Ottawa Tulip Festial dark tulips-1
Strange and beautiful varieties of tulips can be found here during the Tulip Festival

6. NIAGARA FALLS

Not to be outdone by their eastern neighbour, the city of Niagara Falls puts on a pretty show in the spring as well, what with their own manicured tulip beds, border gardens and magnolia walkways in the parklands that run along the edge of the Falls.

Niagara Falls in Spring Magnolia walkway-1
Magnolias form a spring canopy on this Niagara Falls park walkway near the Falls

Of course, they don’t go as big as Ottawa, but then again, they don’t want to steal the Falls’ thunder. What they do have, though, is a Botanical Garden that includes a Butterfly Conservatory which is actually the real star here. Inside its glass walls and climate controlled environment, you can explore nature in a different kind of indoor garden where the blooms play second fiddle to the colourful butterflies flitting around.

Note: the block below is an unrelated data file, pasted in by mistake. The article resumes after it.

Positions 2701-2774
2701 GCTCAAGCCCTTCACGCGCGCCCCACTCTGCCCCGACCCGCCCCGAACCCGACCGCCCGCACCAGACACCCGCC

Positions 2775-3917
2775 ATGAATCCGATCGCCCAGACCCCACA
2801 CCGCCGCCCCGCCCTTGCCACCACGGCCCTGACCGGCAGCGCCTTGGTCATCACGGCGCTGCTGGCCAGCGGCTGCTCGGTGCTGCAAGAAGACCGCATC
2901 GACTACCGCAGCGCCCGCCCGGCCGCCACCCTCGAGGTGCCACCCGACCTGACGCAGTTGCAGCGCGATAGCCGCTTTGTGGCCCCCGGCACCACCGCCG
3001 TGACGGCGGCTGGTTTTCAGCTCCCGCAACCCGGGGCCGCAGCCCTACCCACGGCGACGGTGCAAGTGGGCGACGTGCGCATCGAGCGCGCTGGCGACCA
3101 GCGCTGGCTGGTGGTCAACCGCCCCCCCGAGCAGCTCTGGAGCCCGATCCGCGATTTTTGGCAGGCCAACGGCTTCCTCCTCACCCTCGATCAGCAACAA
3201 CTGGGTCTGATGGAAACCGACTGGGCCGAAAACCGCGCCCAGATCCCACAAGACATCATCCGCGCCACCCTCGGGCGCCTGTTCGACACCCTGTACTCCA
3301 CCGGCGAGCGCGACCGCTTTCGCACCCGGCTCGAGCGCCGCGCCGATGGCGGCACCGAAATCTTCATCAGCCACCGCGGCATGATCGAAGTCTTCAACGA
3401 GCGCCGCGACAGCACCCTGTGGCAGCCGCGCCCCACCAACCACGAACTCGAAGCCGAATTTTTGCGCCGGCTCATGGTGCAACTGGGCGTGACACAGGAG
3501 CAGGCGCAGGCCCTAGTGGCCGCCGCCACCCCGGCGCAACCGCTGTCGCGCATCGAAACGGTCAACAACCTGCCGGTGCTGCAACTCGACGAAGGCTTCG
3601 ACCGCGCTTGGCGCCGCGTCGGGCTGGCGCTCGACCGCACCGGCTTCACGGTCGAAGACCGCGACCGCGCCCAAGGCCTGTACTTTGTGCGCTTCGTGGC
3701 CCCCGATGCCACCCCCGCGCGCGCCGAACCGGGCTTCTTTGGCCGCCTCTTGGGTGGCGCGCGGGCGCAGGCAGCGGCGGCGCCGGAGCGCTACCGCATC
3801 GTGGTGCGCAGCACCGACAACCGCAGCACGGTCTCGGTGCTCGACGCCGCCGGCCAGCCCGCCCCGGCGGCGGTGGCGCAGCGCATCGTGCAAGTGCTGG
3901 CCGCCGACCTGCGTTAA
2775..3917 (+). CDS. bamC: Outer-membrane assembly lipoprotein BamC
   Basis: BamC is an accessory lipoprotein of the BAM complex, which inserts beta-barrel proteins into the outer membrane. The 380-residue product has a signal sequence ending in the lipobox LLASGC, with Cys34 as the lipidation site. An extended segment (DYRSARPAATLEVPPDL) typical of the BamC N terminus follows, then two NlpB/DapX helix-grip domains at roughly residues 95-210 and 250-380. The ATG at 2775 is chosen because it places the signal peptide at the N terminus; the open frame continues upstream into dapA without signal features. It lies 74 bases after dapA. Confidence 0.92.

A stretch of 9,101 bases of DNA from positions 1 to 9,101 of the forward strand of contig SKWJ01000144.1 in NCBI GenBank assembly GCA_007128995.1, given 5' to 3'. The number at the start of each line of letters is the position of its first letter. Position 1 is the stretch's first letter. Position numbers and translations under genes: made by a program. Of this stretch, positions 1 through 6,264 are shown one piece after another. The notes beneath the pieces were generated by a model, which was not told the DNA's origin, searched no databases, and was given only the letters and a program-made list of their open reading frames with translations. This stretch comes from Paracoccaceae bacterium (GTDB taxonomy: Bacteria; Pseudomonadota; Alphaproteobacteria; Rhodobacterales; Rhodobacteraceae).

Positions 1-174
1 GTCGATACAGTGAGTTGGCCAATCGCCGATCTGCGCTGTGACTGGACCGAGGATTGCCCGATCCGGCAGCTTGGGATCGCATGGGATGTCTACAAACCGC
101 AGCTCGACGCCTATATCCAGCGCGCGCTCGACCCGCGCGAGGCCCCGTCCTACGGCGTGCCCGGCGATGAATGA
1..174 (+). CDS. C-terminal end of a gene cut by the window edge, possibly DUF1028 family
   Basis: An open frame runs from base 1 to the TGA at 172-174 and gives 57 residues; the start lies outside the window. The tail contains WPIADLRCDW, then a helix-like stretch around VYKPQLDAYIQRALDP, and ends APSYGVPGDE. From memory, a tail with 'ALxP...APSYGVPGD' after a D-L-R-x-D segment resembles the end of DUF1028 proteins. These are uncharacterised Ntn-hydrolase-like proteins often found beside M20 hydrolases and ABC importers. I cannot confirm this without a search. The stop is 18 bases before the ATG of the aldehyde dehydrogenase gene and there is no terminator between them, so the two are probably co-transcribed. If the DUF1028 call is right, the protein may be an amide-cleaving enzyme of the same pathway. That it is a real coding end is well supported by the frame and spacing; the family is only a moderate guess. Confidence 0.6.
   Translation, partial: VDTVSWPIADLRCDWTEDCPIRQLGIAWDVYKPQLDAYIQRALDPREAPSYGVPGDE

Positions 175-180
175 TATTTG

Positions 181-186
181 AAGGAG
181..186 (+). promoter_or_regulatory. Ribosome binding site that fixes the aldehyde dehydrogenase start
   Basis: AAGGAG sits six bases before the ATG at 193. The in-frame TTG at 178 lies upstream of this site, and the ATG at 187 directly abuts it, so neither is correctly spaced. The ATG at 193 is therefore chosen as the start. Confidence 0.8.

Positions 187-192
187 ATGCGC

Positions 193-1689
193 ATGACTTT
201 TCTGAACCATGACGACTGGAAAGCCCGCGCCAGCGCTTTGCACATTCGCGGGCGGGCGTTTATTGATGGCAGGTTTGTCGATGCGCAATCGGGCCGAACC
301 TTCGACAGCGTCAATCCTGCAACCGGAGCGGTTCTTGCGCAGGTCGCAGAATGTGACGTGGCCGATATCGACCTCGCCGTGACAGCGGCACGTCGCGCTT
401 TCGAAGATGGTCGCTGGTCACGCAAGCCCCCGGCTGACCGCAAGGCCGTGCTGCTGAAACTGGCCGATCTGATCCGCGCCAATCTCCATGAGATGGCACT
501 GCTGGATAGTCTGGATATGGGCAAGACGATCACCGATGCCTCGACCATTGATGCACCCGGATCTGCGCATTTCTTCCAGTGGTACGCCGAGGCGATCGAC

Niagara Falls Butterfly Garden
A different kind of garden: Niagara Falls’ Butterfly Conservatory
Niagara Falls Butterfly Garden blue butterly open
A Blue Morpho butterfly (I think!) I’m not much better with these than I am with flowers!)
Niagara Falls Butterfly Garden closeup butterfly on leaf
Get up close and personal with nature at Niagara Falls’ Butterfly Conservatory

Close to the Butterfly Garden, there’s also Niagara Falls’ famous Floral Clock which has been a fixture here since 1950, and is still just as popular today with visitors as it was then.

Niagara Parks Flower Clock
Niagara Parks’ famous flower clock has been here since 1950! *Photo courtesy Niagara Parks website